Michael Jackson’s Estate and Sony Music have finally reached a settlement in the prolonged lawsuit regarding false music recordings of Jackson. Both parties have decided to formally end the suit, reports Billboard.
“Regardless of how the Supreme Court may rule, the parties to the lawsuit mutually decided to end the litigation, which would have potentially included additional appeals and a lengthy trial court process,” Sony and the estate said in a statement to the outlet.
In 2010, three singles were included on the late icon’s posthumous album, Michael. The authenticity of the tracks—“Breaking News,” “Monster,” and “Keep Your Head Up”— were questioned by fans and family members. The songs became the subject of a class action lawsuit, filed by a woman named Vera Serova, who alleged the songs were sung by an impersonator and violated California state consumer protection laws.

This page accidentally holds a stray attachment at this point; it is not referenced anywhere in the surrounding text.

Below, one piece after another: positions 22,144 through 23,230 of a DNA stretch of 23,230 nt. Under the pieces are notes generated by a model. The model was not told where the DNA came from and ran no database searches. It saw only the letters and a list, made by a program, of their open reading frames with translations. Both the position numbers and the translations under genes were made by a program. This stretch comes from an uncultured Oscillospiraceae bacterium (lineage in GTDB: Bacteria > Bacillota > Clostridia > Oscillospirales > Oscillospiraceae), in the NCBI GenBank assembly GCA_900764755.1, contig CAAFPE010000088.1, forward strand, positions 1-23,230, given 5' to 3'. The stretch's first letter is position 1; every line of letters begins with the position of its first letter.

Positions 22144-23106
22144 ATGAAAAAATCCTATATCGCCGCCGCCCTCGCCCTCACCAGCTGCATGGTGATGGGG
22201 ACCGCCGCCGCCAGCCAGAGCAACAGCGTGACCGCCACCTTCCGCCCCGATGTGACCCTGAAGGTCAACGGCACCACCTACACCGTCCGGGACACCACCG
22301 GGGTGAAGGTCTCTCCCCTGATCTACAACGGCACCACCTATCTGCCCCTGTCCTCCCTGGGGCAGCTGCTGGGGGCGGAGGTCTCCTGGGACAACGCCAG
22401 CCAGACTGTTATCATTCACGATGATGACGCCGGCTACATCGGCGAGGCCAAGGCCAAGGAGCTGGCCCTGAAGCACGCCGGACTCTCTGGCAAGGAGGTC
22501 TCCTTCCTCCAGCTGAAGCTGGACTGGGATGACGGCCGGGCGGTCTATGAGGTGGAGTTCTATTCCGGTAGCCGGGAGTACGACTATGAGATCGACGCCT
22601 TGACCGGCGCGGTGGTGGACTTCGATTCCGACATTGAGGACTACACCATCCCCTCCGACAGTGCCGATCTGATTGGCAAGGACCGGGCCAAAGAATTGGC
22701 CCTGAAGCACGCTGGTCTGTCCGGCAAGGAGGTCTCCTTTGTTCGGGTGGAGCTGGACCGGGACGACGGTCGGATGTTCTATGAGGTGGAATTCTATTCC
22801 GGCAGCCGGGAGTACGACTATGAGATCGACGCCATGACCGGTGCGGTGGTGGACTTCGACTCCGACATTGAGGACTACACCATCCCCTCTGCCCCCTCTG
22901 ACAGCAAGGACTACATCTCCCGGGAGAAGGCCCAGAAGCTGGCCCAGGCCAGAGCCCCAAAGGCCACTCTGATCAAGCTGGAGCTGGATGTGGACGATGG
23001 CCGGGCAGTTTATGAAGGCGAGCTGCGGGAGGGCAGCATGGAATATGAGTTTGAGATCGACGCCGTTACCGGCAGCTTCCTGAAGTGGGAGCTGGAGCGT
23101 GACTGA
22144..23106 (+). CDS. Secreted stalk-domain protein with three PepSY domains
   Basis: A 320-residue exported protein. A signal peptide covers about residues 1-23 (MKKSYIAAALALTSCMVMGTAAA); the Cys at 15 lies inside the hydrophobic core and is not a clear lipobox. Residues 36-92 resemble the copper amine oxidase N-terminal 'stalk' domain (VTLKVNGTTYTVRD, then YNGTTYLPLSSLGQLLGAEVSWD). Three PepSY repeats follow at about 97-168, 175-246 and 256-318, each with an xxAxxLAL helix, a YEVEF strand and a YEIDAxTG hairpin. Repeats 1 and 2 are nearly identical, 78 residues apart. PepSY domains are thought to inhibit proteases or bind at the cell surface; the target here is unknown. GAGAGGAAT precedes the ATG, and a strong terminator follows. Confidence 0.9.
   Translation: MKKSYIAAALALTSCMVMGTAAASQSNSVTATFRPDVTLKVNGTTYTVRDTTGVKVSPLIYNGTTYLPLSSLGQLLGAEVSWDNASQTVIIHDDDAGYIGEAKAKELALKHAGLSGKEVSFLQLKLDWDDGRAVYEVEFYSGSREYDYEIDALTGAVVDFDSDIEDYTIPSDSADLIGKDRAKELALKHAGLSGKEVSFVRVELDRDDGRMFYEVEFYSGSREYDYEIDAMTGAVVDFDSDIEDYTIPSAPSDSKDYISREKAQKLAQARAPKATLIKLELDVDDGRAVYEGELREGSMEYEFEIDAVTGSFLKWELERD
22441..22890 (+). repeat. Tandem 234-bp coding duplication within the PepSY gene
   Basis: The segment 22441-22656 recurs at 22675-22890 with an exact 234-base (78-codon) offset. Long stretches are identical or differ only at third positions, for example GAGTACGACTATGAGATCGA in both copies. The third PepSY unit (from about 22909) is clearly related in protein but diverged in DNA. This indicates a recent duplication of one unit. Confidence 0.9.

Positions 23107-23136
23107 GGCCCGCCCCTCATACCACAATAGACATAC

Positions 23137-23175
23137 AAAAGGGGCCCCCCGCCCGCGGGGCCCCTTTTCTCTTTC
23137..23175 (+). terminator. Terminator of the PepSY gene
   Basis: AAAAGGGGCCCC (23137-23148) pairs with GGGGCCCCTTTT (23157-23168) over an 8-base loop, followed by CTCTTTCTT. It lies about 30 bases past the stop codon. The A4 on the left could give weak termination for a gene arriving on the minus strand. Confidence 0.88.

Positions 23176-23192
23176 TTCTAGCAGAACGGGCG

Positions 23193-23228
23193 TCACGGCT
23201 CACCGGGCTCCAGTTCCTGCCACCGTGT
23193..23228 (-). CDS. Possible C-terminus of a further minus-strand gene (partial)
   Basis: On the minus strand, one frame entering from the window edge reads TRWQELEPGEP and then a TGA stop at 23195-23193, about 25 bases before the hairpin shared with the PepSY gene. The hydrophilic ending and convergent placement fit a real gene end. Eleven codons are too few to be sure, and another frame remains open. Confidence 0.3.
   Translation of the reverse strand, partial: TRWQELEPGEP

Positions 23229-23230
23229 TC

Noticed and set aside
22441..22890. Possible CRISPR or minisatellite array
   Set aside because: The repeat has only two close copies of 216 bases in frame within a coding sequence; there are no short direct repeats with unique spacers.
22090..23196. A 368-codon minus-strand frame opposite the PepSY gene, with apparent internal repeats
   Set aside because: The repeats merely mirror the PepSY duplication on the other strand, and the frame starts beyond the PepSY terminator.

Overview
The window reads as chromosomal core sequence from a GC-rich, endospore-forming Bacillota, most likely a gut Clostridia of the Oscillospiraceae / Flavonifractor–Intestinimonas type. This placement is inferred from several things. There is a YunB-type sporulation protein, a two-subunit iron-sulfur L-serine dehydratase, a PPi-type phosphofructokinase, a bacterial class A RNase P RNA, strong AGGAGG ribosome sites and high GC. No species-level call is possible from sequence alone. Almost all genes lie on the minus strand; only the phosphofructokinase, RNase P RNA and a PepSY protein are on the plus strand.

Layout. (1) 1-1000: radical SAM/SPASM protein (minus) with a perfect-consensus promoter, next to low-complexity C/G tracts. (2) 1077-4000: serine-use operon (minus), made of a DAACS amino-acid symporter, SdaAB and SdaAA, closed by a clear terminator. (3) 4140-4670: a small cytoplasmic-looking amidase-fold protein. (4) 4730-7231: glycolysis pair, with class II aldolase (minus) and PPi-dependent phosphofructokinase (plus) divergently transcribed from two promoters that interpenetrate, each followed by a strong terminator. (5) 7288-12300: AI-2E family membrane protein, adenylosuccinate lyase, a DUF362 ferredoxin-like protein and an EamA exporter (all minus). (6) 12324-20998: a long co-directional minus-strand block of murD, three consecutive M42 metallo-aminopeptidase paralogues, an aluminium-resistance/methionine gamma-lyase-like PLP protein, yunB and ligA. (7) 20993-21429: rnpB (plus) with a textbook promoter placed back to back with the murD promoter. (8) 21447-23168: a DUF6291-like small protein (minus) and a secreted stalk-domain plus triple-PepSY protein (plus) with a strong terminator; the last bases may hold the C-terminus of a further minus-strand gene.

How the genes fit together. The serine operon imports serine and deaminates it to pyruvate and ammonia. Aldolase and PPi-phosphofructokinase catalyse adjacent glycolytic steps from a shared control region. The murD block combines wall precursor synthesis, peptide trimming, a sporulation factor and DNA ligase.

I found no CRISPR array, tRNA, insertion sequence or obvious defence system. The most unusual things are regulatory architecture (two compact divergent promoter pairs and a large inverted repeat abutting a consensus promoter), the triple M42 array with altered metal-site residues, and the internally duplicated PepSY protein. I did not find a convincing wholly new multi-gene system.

Since then, Sony and the estate have pulled three songs from streaming platforms. The defendants told Billboard the removal of the songs was “the simplest and best way to move beyond the conversation associated with these tracks once and for all.”
In response to the rumors of fake MJ recordings, Sony and Jackson’s estate hired forensic musicologists, along with former producers and engineers, to investigate the songs. The group, who were all familiar with working with the King Of Pop, initially claimed and verified the music’s authenticity.
In a 2018 court hearing, Sony Music Entertainment admitted the three tracks were indeed recorded by an impersonator. Initially, representatives for Sony and the estate denied the claims made by Serova in a class action suit, before the case was thrown out. A California state appeals court eventually reversed the decision.
Before the reached settlement, the defendants and plaintiff were awaiting a decision from the California Supreme Court since its filing in 2014. There is still a possibility that the court may move forward with a ruling on the case.